Why did I pick Knoxville as the setting for my debut novel, Curse Me Not? Easy. The town is big enough to have everything from an opera company to a paint ball club, yet it’s small enough neighbors know neighbors and people actually go downtown to see a movie—or have a martini.
In a way, Knoxville is an undiscovered “B-list” city much like comedian Kathy Griffith touts herself as a B-list celebrity. (By the way, I saw Kathy in concert in—where else?—downtown Knoxville.)
Here’s how I describe the town in my book:
With a metropolitan population close to two hundred thousand, Knoxville is not what most people envision when they picture an east Tennessee town in the foothills of the Smokies.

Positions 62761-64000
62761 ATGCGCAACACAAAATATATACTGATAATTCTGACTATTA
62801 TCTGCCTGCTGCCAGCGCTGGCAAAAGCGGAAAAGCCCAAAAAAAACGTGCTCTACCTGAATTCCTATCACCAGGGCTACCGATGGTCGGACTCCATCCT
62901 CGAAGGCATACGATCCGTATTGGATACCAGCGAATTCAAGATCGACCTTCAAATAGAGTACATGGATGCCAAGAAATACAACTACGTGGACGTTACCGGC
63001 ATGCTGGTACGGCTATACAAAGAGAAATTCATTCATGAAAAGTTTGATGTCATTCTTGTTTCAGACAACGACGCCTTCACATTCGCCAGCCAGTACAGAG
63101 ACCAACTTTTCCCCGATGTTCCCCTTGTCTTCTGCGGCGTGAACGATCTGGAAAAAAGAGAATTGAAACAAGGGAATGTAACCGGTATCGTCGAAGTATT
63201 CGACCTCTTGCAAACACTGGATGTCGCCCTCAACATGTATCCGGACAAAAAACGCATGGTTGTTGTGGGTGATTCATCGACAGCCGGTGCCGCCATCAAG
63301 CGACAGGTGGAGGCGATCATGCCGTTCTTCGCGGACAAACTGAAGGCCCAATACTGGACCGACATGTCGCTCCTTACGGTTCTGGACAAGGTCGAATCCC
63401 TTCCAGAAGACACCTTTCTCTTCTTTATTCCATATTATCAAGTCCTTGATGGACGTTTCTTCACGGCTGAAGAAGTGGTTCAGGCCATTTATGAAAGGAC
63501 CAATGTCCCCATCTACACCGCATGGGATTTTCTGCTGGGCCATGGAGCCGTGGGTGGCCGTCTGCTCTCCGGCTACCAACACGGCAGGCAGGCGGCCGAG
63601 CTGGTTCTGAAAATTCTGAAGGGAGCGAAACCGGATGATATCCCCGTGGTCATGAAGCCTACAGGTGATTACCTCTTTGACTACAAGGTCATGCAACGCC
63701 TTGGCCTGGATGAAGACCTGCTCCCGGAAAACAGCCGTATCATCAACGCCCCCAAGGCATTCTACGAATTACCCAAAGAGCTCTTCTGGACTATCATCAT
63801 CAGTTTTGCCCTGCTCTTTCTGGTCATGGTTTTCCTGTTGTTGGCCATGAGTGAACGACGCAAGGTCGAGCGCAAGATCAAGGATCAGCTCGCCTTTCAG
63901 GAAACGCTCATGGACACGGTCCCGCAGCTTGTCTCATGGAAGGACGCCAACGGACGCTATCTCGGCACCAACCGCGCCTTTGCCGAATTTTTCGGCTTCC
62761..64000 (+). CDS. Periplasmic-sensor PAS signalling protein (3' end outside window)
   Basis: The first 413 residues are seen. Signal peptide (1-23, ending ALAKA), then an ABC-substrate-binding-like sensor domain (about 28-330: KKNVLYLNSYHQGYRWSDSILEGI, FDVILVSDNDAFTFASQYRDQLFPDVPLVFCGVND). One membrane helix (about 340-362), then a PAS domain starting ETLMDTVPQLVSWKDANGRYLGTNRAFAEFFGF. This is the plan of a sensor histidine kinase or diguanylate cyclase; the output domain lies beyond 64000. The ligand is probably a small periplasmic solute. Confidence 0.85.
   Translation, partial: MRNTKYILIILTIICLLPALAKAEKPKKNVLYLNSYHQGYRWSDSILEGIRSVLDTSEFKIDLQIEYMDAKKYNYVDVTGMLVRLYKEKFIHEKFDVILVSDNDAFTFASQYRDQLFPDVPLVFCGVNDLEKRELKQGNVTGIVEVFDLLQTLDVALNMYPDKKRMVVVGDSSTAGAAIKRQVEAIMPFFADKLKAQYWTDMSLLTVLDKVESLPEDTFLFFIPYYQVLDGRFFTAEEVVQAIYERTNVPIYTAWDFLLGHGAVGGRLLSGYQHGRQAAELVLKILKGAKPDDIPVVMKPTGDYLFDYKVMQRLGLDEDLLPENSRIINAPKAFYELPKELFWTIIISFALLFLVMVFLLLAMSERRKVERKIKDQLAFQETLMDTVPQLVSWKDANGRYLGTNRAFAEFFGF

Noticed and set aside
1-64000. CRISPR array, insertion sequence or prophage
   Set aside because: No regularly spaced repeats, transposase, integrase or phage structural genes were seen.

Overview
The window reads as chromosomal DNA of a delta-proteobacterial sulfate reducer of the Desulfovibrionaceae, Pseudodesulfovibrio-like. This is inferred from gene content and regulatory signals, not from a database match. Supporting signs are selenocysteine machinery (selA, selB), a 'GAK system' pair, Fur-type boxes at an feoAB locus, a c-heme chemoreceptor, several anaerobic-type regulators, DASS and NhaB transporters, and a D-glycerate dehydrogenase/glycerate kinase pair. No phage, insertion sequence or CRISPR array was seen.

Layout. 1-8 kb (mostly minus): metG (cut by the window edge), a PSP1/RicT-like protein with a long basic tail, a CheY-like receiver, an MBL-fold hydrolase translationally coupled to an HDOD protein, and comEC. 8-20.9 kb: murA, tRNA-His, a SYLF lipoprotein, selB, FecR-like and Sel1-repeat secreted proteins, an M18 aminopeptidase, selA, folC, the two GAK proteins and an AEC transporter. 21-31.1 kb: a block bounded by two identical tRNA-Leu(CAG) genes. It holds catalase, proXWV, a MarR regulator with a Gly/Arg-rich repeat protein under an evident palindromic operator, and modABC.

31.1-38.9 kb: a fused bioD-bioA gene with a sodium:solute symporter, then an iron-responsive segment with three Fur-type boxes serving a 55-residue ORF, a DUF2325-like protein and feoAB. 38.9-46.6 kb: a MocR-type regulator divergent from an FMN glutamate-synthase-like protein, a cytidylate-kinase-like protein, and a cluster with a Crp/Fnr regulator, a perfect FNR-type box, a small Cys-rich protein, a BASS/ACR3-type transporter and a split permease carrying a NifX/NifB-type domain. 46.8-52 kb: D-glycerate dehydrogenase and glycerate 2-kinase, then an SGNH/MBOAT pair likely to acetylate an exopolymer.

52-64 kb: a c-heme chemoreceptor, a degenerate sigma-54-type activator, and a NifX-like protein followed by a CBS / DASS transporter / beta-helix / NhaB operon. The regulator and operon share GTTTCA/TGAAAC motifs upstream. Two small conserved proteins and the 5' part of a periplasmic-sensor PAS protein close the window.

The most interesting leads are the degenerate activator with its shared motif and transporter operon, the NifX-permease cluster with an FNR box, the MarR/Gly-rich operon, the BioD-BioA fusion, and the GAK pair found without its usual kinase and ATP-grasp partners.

Oh, sure, Knoxville has its country and western bars, lots of mom and pop restaurants serving only artery-clogging food and some of the best pot grown in the country. But Knoxville also has New York style martini bars, upscale boutiques where I can’t afford to buy a thing and A-list gays living next door to Baptist preachers. The area also has more scientists per square mile than hillbillies, thanks to the University of Tennessee and Oak Ridge National Laboratory.
Shoot. If a town could have split personality disorder, it’d be Knoxville. One minute residents are grumbling over southern stereotyping and the next, they’re bedazzling a pair of overalls to wear to Dollywood over the weekend. After all, what town could produce Quentin Tarantino, Kenny Chesney and Mountain Dew and not be half off its rocker?
When one of my beta readers first read that description (thanks, Jen!), she said it fit the town to a tee. I hope so, being half off my rocker too.